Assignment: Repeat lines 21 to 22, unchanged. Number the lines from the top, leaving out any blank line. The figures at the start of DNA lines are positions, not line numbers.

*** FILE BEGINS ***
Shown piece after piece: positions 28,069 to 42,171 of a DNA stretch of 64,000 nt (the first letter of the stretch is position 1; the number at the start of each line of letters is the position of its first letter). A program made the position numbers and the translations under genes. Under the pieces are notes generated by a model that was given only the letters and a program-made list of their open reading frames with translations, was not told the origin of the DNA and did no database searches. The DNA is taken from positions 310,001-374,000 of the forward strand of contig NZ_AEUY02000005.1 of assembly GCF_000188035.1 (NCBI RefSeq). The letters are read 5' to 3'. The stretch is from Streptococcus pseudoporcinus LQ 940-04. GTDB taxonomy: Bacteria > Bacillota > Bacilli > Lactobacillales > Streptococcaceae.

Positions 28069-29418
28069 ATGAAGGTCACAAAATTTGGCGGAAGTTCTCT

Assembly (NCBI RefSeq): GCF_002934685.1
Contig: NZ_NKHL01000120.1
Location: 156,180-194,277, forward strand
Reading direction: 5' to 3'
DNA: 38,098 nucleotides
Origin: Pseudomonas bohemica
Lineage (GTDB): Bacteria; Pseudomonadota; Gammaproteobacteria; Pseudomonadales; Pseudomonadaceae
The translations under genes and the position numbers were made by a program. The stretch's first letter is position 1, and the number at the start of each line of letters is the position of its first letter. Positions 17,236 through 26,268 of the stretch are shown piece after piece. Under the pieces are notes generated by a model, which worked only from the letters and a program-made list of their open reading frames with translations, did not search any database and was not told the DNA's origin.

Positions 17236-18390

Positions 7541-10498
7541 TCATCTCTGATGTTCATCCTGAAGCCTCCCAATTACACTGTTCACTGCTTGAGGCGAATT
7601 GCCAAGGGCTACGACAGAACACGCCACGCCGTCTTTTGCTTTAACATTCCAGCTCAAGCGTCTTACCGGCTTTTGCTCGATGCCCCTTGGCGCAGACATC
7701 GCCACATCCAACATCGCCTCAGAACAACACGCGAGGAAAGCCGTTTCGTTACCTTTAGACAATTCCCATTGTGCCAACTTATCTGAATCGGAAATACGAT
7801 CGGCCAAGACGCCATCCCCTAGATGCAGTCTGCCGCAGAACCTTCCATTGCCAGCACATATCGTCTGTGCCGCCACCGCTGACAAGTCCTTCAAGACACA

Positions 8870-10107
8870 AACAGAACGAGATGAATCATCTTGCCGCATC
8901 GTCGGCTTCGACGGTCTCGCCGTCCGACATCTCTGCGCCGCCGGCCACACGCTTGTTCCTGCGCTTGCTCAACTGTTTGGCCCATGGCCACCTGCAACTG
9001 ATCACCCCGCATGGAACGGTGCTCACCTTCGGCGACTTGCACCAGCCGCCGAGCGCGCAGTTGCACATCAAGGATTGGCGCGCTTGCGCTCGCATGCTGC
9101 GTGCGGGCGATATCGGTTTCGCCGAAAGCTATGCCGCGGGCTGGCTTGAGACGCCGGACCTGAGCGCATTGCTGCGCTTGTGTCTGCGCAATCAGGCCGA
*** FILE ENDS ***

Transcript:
9001 ATCACCCCGCATGGAACGGTGCTCACCTTCGGCGACTTGCACCAGCCGCCGAGCGCGCAGTTGCACATCAAGGATTGGCGCGCTTGCGCTCGCATGCTGC
9101 GTGCGGGCGATATCGGTTTCGCCGAAAGCTATGCCGCGGGCTGGCTTGAGACGCCGGACCTGAGCGCATTGCTGCGCTTGTGTCTGCGCAATCAGGCCGA